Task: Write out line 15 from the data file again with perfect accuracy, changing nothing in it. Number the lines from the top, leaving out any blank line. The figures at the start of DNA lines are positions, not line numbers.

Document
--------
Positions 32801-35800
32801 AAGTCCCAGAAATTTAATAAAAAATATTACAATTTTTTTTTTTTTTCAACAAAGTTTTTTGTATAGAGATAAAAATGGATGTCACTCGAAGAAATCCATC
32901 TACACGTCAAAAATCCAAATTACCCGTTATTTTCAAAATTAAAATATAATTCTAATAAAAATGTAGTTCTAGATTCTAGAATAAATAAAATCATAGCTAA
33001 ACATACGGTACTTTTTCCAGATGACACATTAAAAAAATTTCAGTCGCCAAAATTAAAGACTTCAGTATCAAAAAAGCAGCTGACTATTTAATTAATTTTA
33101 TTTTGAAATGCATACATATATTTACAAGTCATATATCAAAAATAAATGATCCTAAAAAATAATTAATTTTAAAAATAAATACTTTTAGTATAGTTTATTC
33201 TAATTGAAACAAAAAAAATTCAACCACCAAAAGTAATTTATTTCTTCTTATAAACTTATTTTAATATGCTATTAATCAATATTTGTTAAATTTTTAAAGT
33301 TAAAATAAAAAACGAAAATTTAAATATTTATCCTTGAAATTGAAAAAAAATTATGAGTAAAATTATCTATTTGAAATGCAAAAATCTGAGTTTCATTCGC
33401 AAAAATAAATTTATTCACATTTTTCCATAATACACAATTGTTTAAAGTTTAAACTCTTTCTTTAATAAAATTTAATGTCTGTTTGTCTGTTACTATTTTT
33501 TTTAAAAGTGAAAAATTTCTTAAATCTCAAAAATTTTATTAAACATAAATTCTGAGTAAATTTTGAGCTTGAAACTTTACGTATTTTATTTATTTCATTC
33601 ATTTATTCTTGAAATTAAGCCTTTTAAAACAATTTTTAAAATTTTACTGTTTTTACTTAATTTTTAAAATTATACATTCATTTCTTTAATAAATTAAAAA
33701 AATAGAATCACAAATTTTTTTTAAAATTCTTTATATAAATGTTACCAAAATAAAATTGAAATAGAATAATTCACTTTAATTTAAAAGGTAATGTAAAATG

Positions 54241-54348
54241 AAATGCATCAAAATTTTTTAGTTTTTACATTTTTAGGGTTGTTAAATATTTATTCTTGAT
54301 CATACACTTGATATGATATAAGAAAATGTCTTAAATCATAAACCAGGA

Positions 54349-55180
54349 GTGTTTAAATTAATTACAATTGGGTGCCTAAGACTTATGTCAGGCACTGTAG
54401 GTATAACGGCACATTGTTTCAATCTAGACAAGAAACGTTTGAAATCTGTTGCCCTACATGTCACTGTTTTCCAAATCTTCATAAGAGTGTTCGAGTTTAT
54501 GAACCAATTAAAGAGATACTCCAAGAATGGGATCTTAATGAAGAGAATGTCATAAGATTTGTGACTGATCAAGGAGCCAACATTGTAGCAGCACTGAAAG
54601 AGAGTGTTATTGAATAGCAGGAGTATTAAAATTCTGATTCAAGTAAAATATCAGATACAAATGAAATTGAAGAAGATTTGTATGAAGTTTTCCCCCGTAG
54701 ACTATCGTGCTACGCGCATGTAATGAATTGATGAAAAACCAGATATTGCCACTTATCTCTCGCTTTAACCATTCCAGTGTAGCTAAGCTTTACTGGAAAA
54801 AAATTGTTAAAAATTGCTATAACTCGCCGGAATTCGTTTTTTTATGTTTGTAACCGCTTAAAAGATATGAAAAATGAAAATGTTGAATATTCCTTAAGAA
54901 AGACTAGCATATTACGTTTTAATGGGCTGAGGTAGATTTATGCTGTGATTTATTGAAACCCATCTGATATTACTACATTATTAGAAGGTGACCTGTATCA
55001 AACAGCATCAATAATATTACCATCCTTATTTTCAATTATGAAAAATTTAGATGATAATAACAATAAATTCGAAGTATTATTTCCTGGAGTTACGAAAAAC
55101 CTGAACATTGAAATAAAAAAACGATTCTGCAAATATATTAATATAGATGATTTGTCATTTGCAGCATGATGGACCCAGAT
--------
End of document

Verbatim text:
Positions 54349-55180